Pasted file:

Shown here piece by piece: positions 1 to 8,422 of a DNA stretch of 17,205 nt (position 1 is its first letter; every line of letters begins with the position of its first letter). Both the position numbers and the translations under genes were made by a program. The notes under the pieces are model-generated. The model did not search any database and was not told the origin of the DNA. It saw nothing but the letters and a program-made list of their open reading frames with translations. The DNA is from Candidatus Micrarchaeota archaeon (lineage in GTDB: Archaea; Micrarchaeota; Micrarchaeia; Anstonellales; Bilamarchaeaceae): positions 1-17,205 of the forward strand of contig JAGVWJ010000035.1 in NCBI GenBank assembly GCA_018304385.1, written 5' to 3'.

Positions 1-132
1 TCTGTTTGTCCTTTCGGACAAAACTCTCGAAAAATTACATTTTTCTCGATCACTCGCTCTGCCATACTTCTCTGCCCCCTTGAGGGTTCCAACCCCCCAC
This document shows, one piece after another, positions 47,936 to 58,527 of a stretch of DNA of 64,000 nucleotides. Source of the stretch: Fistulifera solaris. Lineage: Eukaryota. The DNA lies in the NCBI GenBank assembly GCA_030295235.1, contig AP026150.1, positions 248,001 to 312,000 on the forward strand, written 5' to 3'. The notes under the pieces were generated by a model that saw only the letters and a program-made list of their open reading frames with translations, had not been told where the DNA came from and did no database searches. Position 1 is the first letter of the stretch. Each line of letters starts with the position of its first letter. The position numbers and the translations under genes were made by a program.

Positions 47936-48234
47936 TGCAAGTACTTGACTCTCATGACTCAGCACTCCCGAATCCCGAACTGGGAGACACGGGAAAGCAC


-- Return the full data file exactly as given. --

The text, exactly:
Shown here piece by piece: positions 1 to 8,422 of a DNA stretch of 17,205 nt (position 1 is its first letter; every line of letters begins with the position of its first letter). Both the position numbers and the translations under genes were made by a program. The notes under the pieces are model-generated. The model did not search any database and was not told the origin of the DNA. It saw nothing but the letters and a program-made list of their open reading frames with translations. The DNA is from Candidatus Micrarchaeota archaeon (lineage in GTDB: Archaea; Micrarchaeota; Micrarchaeia; Anstonellales; Bilamarchaeaceae): positions 1-17,205 of the forward strand of contig JAGVWJ010000035.1 in NCBI GenBank assembly GCA_018304385.1, written 5' to 3'.

Positions 1-132
1 TCTGTTTGTCCTTTCGGACAAAACTCTCGAAAAATTACATTTTTCTCGATCACTCGCTCTGCCATACTTCTCTGCCCCCTTGAGGGTTCCAACCCCCCAC
This document shows, one piece after another, positions 47,936 to 58,527 of a stretch of DNA of 64,000 nucleotides. Source of the stretch: Fistulifera solaris. Lineage: Eukaryota. The DNA lies in the NCBI GenBank assembly GCA_030295235.1, contig AP026150.1, positions 248,001 to 312,000 on the forward strand, written 5' to 3'. The notes under the pieces were generated by a model that saw only the letters and a program-made list of their open reading frames with translations, had not been told where the DNA came from and did no database searches. Position 1 is the first letter of the stretch. Each line of letters starts with the position of its first letter. The position numbers and the translations under genes were made by a program.

Positions 47936-48234
47936 TGCAAGTACTTGACTCTCATGACTCAGCACTCCCGAATCCCGAACTGGGAGACACGGGAAAGCAC